Speculation of China’s continued advancement in their air defense sector has continued to raise more concerns this week. Special focus from the NavyTimes makes multiple mention of the Dong Feng 21D, a land-based anti-ship ballistic missile that officials now say has reached its initial operating capability. Which analysts have said the missile leaves U.S. aircraft carriers vulnerable to attack, and Dorsett seemed to agree, although he did not discuss carriers specifically.
What CoupMedia found most interesting was Vice Adm’s statement regarding the use of “non Kenetic” weapons and China’s interest in domination of the electro-magnetic spectrum.
Dorsett clearly stated that he is more concerned about China’s work in the “non-kinetic” realms of information warfare and cyberspace. He said China is trying to dominate “in the electro-magnetic spectrum, to conduct counterspace capabilities, and clearly to conduct cyber activities.”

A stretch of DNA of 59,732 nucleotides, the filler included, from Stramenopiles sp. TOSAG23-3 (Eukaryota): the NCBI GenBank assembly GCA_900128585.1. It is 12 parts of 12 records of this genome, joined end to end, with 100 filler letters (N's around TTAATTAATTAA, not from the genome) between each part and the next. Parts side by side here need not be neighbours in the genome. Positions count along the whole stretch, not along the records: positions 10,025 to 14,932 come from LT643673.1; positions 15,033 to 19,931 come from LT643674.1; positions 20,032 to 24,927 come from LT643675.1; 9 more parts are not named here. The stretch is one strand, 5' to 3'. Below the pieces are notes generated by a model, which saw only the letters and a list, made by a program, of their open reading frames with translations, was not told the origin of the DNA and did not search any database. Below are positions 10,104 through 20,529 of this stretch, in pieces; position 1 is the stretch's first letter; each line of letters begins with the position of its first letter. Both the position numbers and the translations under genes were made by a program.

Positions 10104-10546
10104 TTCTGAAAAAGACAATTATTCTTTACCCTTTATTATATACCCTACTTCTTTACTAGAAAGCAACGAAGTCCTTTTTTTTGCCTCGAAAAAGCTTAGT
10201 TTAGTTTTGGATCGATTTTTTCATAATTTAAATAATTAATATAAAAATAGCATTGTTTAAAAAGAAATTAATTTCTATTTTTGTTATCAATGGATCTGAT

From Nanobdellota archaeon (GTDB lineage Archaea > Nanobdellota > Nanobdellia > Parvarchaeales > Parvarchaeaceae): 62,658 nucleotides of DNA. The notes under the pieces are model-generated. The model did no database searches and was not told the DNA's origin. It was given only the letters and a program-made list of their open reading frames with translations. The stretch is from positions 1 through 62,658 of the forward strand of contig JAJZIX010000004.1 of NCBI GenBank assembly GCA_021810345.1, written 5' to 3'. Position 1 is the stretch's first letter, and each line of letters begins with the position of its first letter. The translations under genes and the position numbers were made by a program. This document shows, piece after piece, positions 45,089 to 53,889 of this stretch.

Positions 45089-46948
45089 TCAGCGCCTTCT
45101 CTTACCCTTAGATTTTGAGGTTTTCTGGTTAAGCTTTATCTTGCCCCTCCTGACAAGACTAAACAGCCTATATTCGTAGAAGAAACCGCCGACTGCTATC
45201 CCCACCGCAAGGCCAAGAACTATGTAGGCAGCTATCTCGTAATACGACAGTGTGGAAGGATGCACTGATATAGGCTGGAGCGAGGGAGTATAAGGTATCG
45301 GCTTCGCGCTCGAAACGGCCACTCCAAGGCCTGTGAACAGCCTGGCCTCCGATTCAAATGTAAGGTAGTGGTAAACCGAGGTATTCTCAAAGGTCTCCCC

What is most clear, Dorsett said, is that China is no longer shy about providing public glimpses of its weapons development.
“Over the years, the Chinese military doctrine was one of hide and bide. Hide your military resources and bide your time,” he said. Chinese leaders “appear to have shifted into an area where they’re willing to show their resources and capabilities, whether it’s a naval expedition in China, whether it’s deploying forces forward, whether it’s conveying some more insights into what their capabilities are going to be in an indigenously produced [aircraft] carrier,” said Vice Adm. Jack Dorsett, the deputy chief of naval operations for information dominance and the service’s intelligence director.